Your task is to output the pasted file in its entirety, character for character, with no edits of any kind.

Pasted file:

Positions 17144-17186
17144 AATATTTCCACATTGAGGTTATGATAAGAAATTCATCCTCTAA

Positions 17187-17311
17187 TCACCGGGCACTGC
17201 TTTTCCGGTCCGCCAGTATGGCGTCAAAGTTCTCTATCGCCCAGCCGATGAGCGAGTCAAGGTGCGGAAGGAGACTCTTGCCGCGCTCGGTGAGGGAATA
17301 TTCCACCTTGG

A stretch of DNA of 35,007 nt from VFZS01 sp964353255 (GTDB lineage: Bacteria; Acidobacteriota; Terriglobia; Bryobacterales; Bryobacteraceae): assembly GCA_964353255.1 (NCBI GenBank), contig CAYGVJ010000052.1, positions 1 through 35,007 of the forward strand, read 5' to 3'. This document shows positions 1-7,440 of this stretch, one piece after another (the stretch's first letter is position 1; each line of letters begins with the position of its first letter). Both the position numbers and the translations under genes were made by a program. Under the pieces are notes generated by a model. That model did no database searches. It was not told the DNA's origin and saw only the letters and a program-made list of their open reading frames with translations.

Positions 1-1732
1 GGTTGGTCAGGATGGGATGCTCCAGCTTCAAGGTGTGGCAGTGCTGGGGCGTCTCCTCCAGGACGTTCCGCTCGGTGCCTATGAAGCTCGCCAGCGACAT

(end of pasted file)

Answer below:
Positions 17144-17186
17144 AATATTTCCACATTGAGGTTATGATAAGAAATTCATCCTCTAA

Positions 17187-17311
17187 TCACCGGGCACTGC
17201 TTTTCCGGTCCGCCAGTATGGCGTCAAAGTTCTCTATCGCCCAGCCGATGAGCGAGTCAAGGTGCGGAAGGAGACTCTTGCCGCGCTCGGTGAGGGAATA
17301 TTCCACCTTGG

A stretch of DNA of 35,007 nt from VFZS01 sp964353255 (GTDB lineage: Bacteria; Acidobacteriota; Terriglobia; Bryobacterales; Bryobacteraceae): assembly GCA_964353255.1 (NCBI GenBank), contig CAYGVJ010000052.1, positions 1 through 35,007 of the forward strand, read 5' to 3'. This document shows positions 1-7,440 of this stretch, one piece after another (the stretch's first letter is position 1; each line of letters begins with the position of its first letter). Both the position numbers and the translations under genes were made by a program. Under the pieces are notes generated by a model. That model did no database searches. It was not told the DNA's origin and saw only the letters and a program-made list of their open reading frames with translations.

Positions 1-1732
1 GGTTGGTCAGGATGGGATGCTCCAGCTTCAAGGTGTGGCAGTGCTGGGGCGTCTCCTCCAGGACGTTCCGCTCGGTGCCTATGAAGCTCGCCAGCGACAT